What You Should Know Before Buying Your First Home

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If you’re planning on buying your first home, congratulations. This is an important step in securing your life financially. However, just like any other important decision you make in your life which will have great ramifications on your future, you need to consider a lot of factors before committing to the place you want to buy. And it’s not just about your financial situation right now but how things will be down the line. Not only do you need to make sure you can afford the place, but that the property’s value will go up a few years down the line. You also need to consider:

The Question of Affordability

That should be the first thing you ask yourself. Can I afford to buy a house right now? Of course, only you can answer that question. And the answer involves your current financial situation, your job stability, whether you actually need to buy a house or not. For example, if your job is the type that involves a lot of travelling and relocating then a promotion down the road might force you to move cities or even countries. But if you have a stable job and you can afford it then buying a house should be a priority. Low-interest rates are making it a lucrative option to buy a property these days.

Getting a Mortgage

Getting yourself into a mortgage is something you need to think about carefully. You’re looking at years of debt. Also, it’s not easy to get a mortgage. Financial institutions will consider things like the state of your credit. Your income, your debts, liabilities and assets are all considered before a loan is approved. Also, your credit score will decide if you can get that magic 5% interest rate or not. On average only people with a credit score of 700 or above will get that rate. So you need to check your financial situation carefully.

What the Future Holds

One thing that most home buyers tend to not think about is where will they be in 5 years. Will you still be living in this part of town? What are your future prospects? As a rule, if you are not planning on spending the next 5 years in the house you buy then it’s not worth sinking all the money you plan to invest there. Of course the longer you stay in the house the more likely you’ll get back all the expenses you put in it. It doesn’t make sense to buy a place then leave it empty because other obligations force you to move cities.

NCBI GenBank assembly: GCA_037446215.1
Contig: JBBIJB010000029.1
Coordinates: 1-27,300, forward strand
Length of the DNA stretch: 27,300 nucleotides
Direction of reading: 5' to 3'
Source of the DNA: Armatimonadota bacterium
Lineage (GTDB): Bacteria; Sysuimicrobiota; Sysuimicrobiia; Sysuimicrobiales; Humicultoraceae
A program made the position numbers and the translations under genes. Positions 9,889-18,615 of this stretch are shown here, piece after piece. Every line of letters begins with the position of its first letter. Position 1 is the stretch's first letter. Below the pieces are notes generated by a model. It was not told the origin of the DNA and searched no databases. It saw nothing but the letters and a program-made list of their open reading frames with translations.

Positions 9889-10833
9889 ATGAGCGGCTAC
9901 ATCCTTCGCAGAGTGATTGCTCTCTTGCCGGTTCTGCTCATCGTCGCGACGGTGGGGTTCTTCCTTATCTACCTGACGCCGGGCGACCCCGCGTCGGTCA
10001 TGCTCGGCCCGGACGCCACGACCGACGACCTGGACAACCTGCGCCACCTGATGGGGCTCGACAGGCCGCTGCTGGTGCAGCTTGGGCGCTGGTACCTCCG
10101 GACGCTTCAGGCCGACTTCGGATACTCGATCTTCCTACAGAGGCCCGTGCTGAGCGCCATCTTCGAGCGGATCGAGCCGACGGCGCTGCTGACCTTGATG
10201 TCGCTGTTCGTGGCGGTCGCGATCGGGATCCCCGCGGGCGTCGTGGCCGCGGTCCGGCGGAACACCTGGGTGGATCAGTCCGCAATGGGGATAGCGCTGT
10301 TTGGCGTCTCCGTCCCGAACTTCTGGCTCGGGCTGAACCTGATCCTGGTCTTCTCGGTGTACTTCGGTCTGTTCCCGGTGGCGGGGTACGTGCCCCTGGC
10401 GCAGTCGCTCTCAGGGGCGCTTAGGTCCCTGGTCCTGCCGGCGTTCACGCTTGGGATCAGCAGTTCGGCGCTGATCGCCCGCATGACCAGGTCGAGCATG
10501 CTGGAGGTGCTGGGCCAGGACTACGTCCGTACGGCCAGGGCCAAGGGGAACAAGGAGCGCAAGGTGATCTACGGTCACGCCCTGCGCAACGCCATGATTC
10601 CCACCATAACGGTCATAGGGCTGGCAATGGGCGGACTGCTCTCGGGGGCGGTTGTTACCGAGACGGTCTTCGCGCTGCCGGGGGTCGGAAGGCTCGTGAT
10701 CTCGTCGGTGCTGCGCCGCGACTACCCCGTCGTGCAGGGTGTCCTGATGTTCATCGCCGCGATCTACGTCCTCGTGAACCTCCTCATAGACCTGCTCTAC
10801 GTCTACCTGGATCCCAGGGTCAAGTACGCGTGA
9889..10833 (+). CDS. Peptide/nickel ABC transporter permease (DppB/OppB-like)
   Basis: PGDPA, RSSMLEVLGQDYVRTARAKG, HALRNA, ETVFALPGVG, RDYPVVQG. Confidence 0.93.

Is it Worth it?

Whether you’re buying a house as an investment or to actually live in it, the house’s future value should factor in your decision to buy. It’s true you can’t predict the market trends but certain indicators might give you an idea of whether this is a good investment or not. The area you’re buying a house in is it growing or dying? Are people moving in or are they leaving it to greener pastures? Also, it might help to ask the current owners why they’re selling. They might have a good reason to flee this part of town which would be a good sign not to invest in it.

Buying with another Person

Buying the house with your partner can be a solid decision financially speaking. Not only will you be able to afford a bigger house, but the monthly payments will be lighter being divided into two incomes. Pooling resources together also improve both your chances of getting the bank loan. So even if you credit score not that high, but your partner who also has a stable job will put their name on the deed, that will make it easier for the bank to accept your application. That said, remember that buying a house together is a big commitment. It makes it easy to buy the place but also difficult to sell when the time comes to move to another place.

Monthly Payments and other Considerations

Once you found the dream house and secured the loan, the monthly payments start. Your monthly payments are a combination of principal, interest, property tax and insurance. This hefty chunk taken out of your income at the beginning of every month is something that will continue for years. And while the bank will make sure you can afford it, you need to ask yourself can you actually live with it. Will it affect the quality of your life you’ll be living on ramen for months on end?

Buying your first house is a good investment decision but you need to be aware of the financial consequences of such an important step in your life.

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